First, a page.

Government unveils new rule to guarantee loans for MSMEs as risk aversion rises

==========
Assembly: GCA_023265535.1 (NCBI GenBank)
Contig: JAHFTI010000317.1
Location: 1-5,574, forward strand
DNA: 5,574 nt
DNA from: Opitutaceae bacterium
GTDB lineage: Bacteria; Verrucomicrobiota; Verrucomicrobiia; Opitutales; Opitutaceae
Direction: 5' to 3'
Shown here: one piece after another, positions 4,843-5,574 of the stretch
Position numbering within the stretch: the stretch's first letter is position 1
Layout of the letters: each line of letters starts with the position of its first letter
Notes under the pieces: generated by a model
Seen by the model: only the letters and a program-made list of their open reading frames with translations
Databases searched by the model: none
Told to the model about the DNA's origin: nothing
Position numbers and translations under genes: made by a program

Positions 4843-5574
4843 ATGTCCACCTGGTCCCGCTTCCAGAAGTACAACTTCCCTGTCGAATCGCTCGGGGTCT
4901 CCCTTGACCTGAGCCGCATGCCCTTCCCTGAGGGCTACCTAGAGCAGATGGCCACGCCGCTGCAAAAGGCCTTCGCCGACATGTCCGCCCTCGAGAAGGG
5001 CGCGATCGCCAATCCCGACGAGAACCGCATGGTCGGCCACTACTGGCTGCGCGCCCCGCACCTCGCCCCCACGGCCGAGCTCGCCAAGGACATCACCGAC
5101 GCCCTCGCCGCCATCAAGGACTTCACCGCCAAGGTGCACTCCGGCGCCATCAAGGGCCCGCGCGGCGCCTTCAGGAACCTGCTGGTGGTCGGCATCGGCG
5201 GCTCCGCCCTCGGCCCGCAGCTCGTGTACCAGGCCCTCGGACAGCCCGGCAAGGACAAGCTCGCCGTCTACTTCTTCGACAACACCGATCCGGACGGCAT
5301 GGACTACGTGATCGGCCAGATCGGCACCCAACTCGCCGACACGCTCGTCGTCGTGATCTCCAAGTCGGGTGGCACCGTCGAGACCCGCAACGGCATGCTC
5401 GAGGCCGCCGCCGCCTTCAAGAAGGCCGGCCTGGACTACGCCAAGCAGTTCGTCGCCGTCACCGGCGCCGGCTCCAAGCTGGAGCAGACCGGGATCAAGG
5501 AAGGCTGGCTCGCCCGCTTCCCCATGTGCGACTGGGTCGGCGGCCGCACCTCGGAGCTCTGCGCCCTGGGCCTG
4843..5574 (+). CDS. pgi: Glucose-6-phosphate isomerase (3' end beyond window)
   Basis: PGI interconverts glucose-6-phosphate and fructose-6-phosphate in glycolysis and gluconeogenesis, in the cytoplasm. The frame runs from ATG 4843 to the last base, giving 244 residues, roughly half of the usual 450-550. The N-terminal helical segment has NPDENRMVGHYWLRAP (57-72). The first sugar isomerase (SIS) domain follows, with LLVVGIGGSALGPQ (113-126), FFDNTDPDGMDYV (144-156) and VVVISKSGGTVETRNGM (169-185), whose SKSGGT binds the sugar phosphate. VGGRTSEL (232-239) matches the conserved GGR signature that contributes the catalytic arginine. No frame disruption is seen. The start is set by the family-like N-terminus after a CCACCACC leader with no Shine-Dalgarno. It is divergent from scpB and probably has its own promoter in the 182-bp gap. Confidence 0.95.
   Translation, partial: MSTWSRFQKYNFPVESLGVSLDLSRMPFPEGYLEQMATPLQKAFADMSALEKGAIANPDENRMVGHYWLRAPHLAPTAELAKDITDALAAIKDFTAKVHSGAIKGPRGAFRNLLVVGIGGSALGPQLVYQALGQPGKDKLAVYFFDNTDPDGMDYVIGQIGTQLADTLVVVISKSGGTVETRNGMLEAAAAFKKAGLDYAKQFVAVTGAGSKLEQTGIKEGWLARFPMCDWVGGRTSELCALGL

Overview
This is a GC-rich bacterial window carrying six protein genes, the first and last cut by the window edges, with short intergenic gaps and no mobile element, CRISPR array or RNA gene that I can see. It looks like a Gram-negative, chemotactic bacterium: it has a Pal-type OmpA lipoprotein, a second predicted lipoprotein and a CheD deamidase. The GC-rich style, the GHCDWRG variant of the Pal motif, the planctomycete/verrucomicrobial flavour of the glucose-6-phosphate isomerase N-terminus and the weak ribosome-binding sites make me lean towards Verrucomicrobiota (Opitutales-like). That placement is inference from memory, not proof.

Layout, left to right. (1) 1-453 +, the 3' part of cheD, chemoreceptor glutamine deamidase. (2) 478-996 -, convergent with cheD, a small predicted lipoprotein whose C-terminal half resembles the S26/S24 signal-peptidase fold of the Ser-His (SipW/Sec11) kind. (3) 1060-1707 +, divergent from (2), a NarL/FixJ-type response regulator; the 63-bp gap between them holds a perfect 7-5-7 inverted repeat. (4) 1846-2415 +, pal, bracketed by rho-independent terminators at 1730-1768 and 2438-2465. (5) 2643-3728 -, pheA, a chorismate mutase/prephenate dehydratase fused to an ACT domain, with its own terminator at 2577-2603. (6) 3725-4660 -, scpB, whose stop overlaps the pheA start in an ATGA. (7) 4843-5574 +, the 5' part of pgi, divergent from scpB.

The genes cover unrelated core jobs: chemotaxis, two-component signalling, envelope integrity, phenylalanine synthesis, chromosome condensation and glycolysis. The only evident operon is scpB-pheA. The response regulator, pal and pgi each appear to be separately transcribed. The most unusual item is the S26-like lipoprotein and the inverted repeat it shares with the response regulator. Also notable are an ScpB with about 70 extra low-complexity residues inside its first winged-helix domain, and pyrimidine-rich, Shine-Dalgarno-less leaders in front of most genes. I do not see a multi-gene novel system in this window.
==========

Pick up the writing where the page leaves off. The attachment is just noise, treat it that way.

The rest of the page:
first_imgThe government has unveiled a new rule to guarantee working capital loans for micro, small and medium enterprises (MSMEs) in a bid to boost credit disbursement from banks, as risk aversion increases amid the COVID-19 pandemic.Finance Ministry Regulation (PMK) No. 71/2020 published on Monday stipulates that the government will assign state-owned credit insurer Jaminan Kredit Indonesia (Jamkrindo) and state-owned insurer Asuransi Kredit Indonesia (Askrindo) to provide guarantees for banks to channel loans to MSMEs.The government has allocated Rp 12 trillion (US$839.07 million) to guarantee working capital loans, which consists of Rp 10 trillion for guarantee services and another Rp 2 trillion in reserves. The government has allocated Rp 695.2 trillion to fight the health and economic impacts of the pandemic, of which Rp 87.55 trillion will be allocated to health care, Rp 203.9 trillion to strengthening social safety nets and Rp 123.46 trillion to incentives for MSMEs, among other measures.The PMK also outlines several criteria for banks to receive the state guarantees, such as they must have a good reputation, be considered healthy by the Financial Services Authority (OJK) and bear a minimum of 20 percent risk from providing the working capital loans.The government has also put in place several criteria for MSMEs to be eligible to get the state guarantees, such as a good credit record and a proposed maximum loan value of Rp 10 billion.“We used to have 12 percent credit growth [annually] but what I have now is only 3 to 4 percent. It’s lucky enough to even have positive credit growth,” Sri Mulyani said, adding that the growth was driven by loans to the healthcare, as well as food and beverages, segments.Indonesia’s loan growth slowed to 5.7 percent year-on-year (yoy) in April from the 7.9 percent annual growth recorded in March, Bank Indonesia (BI) data show, as the pandemic discouraged loan demand amid disrupted business activity. At the same time, some borrowers have been facing difficulties in repaying their loans.OJK data show that Indonesian banks had provided 6.35 million borrowers with credit restructuring worth Rp 695.3 trillion as of June 22, following the issuance of OJK Regulation No. 11/2020, which instructed financial institutions to provide relief for borrowers affected by the COVID-19 pandemic.“Credit restructuring has grown significantly in banks in the BUKU IV [category], with the highest growth recorded in the trade sector,” OJK chairman Wimboh Santoso told lawmakers in a hearing on Monday. “We will ask banks to start providing loans for borrowers again.”As part of its efforts to boost loan channeling, the government announced last week that it would place Rp 30 trillion in state-owned banks, associated under the auspices of Himbara, to be disbursed as loans to businesses to help support economic recovery.The government is following through on its promise to allocate fund placements in banks worth Rp 82.2 trillion to help their liquidity as they conduct credit restructuring for MSMEs and labor-intensive businesses affected by the pandemic.The fund placement and the working capital loan guarantee are part of the government’s Rp 695.2 trillion budget to mitigate the impact of COVID-19.Topics : Finance Minister Sri Mulyani Indrawati said the government would soon implement the insurance scheme, adding that the policy aimed at pushing banks to channel more loans to MSMEs whose businesses have been heavily disrupted by the pandemic.“We are introducing risk management for new working capital loans so that banks feel safe to lend again and companies feel protected as the government will pay the insurance for them,” she told a discussion on Monday, warning that risk aversion might further delay the economic recovery.“Risk aversion is exactly what is happening now as banks and businesses do not want to restart the working capital disbursement after debt restructuring,” Sri Mulyani went on to say. “The economy will not grow if they wait for all the restructuring processes to be completed, which will take months.”The government has been struggling to keep the economic wheels turning since the COVID-19 outbreak forced people to stay at home to contain the coronavirus spread. It has started to gradually reopen the economy despite an increase in the number of cases as the economy is expected to grow by just 1 percent this year under the baseline scenario or even contract by 0.4 percent under the worst-case scenario.last_img

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